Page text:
Children in the US are beginning to speak with English accents and using British words after watching a lot of Peppa Pig, it has emerged.
The phenomenon has been dubbed as “The Peppa Effect” and has coincided with a rise in the popularity of the children’s television programme in America over lockdown.
Thanks to Peppa, her friends Suzie the Sheep and the show’s other animal-themed characters, American children are changing American-English phrases, such as “vacation”, to their British-English equivalent, like “holiday”.
According to The Wall Street Journal, who reported on the trend, one parent in California was surprised when her 5-year-old child asked her in an English accent: “Mummy, are you going to the optician?”
Many British Twitter users reacted to the news with glee and commented on the sneaky way in which the show has influenced America’s children.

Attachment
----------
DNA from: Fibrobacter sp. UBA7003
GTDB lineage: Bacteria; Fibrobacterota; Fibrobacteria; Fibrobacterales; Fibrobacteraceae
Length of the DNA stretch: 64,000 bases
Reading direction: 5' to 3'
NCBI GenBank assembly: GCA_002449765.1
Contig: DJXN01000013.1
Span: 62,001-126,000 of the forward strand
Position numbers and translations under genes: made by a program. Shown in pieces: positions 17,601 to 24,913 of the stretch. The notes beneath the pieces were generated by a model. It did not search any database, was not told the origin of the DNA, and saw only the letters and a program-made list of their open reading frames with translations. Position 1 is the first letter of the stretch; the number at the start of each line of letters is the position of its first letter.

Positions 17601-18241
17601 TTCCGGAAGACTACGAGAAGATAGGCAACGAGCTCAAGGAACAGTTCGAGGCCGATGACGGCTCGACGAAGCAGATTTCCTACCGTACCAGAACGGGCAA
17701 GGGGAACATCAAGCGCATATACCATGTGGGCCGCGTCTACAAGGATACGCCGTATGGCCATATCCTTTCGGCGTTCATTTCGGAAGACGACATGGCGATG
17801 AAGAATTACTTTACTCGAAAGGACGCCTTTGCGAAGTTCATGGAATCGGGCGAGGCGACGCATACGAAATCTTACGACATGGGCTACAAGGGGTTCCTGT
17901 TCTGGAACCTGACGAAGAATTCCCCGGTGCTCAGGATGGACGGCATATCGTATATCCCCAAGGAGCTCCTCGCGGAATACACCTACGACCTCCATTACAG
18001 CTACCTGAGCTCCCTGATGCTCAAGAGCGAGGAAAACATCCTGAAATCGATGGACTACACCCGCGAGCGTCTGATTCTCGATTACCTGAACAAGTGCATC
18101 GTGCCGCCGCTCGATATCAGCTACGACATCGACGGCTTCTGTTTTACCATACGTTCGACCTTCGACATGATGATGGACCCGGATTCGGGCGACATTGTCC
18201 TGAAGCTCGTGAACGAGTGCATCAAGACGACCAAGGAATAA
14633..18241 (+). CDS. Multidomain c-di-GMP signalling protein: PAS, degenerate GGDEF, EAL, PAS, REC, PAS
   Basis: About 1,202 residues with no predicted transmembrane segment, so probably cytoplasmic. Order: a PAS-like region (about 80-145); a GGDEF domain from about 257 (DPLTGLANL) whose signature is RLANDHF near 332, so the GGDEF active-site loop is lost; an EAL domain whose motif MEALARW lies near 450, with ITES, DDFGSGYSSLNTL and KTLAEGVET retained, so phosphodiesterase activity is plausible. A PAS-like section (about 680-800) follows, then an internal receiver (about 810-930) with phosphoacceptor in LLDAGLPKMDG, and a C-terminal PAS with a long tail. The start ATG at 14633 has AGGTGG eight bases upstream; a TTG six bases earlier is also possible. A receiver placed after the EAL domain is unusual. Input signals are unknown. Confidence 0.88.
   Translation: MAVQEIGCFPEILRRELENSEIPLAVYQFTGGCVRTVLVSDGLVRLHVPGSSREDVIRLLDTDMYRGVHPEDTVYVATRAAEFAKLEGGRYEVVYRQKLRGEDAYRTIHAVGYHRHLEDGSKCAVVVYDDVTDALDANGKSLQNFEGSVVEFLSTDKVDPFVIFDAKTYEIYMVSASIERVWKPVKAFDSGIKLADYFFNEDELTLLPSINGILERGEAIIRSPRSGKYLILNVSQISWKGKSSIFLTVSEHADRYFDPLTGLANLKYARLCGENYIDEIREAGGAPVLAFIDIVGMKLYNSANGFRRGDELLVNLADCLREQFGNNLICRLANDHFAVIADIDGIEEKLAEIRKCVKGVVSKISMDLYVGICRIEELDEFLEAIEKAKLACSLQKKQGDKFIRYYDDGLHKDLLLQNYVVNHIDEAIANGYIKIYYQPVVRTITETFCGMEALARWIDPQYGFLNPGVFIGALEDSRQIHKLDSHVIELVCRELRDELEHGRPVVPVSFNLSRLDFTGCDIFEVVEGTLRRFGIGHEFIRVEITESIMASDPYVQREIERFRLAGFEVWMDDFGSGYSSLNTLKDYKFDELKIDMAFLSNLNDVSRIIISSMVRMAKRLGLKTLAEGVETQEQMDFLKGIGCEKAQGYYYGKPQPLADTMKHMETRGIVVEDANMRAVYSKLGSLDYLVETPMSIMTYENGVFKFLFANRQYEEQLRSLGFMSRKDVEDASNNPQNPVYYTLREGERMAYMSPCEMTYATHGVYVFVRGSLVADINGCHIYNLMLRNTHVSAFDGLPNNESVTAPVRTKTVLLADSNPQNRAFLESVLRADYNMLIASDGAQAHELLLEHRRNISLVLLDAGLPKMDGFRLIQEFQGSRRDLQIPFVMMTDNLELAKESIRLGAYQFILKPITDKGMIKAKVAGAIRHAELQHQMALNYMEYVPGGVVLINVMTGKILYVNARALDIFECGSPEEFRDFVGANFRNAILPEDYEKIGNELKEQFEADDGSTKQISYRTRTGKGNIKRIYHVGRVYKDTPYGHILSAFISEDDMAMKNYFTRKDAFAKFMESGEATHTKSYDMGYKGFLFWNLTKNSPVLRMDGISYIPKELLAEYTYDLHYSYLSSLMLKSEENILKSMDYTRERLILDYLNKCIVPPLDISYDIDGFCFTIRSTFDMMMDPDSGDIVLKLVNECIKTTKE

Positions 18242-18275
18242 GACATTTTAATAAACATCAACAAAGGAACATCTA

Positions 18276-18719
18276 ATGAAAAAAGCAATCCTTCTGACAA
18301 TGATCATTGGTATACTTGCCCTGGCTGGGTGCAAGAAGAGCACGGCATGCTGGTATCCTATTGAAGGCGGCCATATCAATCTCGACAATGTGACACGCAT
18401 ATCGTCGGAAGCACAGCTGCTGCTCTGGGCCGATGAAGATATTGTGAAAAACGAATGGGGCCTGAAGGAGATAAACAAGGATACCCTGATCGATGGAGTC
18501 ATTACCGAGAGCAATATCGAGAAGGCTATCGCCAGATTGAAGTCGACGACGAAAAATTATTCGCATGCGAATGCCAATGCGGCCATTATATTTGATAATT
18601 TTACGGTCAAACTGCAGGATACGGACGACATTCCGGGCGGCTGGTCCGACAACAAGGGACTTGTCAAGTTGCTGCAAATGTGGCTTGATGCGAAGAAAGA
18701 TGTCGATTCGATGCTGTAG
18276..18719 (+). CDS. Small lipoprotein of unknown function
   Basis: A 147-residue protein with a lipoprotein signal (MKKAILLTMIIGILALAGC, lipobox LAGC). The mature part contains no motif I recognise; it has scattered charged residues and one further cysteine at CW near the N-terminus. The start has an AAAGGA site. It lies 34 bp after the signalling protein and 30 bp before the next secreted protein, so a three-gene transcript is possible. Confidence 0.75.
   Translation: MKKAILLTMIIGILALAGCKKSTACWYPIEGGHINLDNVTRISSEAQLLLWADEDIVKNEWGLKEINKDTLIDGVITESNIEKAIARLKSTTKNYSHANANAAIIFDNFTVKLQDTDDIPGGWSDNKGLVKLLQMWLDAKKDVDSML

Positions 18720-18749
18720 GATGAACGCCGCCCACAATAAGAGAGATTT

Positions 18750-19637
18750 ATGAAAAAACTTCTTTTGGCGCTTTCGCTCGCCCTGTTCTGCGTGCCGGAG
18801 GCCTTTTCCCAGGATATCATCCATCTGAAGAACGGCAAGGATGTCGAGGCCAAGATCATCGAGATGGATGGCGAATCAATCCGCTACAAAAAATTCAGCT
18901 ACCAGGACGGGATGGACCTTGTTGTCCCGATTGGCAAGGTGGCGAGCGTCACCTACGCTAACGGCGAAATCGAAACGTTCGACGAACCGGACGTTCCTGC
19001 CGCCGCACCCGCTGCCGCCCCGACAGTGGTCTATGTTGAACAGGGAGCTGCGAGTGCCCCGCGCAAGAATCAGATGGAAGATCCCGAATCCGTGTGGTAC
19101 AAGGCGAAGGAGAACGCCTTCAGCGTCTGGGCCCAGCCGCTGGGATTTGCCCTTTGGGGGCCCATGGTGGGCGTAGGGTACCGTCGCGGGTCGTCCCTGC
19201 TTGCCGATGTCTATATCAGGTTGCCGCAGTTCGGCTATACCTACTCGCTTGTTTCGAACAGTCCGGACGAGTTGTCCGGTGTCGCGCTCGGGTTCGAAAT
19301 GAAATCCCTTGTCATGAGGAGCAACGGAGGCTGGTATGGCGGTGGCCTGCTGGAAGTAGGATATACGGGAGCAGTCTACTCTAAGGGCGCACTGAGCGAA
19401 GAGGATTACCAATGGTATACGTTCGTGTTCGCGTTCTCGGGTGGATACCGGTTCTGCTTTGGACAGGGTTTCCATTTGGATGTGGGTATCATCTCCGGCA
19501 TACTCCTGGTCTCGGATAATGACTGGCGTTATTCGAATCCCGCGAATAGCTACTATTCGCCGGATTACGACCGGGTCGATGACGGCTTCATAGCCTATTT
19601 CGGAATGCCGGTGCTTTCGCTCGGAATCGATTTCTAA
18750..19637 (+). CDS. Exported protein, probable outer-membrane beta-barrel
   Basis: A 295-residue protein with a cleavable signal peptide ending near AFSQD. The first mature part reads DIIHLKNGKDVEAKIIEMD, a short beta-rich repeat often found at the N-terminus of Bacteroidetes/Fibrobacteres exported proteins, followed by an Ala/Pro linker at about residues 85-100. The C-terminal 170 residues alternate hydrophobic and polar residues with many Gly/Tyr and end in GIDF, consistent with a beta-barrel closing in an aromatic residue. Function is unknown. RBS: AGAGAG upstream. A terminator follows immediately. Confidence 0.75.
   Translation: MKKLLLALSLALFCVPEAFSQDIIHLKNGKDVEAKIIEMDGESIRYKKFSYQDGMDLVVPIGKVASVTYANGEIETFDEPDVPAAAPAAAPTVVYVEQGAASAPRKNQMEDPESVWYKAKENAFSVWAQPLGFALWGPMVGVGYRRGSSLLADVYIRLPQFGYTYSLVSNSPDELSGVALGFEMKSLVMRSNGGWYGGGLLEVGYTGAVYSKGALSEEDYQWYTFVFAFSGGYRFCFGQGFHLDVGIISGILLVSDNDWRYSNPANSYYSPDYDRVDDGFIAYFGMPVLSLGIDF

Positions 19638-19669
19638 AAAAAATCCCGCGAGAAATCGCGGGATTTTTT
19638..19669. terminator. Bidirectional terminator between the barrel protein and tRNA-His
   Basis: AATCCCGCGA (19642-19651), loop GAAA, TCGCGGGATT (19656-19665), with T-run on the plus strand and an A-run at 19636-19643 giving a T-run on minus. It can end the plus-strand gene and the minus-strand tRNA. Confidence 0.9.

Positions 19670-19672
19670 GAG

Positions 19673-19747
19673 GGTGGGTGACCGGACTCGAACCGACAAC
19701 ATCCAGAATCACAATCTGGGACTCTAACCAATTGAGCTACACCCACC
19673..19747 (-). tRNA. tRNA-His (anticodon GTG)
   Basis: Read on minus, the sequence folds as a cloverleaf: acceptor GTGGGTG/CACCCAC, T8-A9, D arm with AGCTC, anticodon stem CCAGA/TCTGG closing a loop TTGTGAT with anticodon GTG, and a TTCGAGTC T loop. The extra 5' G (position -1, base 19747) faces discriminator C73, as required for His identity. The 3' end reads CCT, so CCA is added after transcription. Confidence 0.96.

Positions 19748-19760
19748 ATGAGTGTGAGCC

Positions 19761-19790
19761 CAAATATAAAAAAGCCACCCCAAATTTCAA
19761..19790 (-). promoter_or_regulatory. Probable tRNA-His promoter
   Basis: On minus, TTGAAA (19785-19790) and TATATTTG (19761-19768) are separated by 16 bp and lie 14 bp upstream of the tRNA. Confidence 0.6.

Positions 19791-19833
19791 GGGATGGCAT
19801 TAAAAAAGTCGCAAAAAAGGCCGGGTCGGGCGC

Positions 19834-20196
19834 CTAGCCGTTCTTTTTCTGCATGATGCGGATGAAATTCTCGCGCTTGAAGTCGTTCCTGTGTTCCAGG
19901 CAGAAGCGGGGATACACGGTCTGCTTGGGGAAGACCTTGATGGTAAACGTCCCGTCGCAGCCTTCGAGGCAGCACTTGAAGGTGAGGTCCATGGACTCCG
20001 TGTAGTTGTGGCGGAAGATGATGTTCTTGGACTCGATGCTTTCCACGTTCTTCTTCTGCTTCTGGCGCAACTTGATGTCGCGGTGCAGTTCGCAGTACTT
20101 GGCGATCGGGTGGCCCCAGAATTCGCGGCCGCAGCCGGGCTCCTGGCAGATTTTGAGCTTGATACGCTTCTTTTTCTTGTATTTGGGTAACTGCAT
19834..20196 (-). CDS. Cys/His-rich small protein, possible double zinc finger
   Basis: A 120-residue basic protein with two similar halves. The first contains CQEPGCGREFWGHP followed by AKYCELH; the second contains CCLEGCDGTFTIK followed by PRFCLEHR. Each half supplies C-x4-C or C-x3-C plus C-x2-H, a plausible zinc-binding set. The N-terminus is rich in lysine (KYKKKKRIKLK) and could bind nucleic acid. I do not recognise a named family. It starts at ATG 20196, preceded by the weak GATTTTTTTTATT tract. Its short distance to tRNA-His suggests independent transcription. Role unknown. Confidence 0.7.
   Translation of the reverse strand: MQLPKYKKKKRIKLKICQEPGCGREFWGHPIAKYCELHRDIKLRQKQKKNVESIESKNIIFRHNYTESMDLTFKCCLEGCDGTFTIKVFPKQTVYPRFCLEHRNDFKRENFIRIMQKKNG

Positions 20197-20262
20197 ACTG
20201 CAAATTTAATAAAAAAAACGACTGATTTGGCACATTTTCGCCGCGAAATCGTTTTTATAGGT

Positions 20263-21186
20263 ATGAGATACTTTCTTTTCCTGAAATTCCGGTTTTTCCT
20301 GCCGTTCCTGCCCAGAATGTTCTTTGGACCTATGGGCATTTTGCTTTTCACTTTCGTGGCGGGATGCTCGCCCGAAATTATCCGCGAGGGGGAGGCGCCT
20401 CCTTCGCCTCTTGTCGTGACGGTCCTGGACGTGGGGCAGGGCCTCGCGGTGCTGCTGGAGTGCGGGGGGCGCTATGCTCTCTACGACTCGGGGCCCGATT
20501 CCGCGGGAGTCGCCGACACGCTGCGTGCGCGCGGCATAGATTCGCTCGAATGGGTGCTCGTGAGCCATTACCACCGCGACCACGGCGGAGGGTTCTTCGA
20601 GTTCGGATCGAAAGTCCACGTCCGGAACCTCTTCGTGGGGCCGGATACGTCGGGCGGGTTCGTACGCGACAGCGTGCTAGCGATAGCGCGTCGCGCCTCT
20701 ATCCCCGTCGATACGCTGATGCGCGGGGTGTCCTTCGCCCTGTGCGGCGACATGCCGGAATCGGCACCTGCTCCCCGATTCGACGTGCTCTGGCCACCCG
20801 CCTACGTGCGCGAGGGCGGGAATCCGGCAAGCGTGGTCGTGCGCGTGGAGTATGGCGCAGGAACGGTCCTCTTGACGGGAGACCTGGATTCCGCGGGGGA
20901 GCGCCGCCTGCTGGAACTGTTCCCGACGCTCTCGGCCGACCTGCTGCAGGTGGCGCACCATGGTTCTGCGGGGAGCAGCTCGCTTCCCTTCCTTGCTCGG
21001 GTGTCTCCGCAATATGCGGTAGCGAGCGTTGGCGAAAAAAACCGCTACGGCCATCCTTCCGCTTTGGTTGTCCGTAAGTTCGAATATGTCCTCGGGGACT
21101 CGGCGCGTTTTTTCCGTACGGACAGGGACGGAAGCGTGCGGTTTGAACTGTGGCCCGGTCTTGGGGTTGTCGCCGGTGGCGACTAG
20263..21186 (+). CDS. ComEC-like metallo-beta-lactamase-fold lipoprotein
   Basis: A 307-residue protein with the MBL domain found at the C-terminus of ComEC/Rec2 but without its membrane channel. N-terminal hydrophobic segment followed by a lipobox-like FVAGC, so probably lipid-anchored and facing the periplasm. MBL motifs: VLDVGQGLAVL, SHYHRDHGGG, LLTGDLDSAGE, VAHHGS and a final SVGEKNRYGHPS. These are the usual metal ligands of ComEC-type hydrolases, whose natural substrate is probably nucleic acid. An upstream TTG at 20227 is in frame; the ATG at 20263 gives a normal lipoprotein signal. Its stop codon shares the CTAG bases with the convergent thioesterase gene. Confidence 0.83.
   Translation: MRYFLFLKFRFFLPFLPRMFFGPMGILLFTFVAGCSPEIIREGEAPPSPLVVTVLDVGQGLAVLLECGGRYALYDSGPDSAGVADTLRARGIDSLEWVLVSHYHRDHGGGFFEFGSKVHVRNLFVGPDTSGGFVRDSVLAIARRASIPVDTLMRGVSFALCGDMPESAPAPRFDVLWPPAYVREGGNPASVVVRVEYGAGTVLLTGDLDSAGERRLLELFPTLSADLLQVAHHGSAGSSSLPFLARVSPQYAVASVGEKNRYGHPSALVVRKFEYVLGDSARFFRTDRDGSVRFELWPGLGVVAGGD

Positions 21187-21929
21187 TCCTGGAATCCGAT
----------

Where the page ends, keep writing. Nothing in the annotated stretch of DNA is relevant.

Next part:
One person wrote: “Obsessed with the Peppa Pig stealth op to indoctrinate millions of unsuspecting American children into proper etiquette, vocabulary and mannerisms.”
Obsessed with the Peppa Pig stealth op to indoctrinate millions of unsuspecting American children into proper etiqu… https://t.co/1mGVhvHWX0
— Julia Macfarlane 🏴🇮🇩 (@Julia Macfarlane 🏴🇮🇩)
Another, said: “The takeover of the united states begins anew, the shining beacon of conquest is... [checks notes] Peppa... Pig.”
the takeover of the united states begins anew, the shining beacon of conquest is... [checks notes] Peppa... Pig. https://t.co/l76MhtjNj1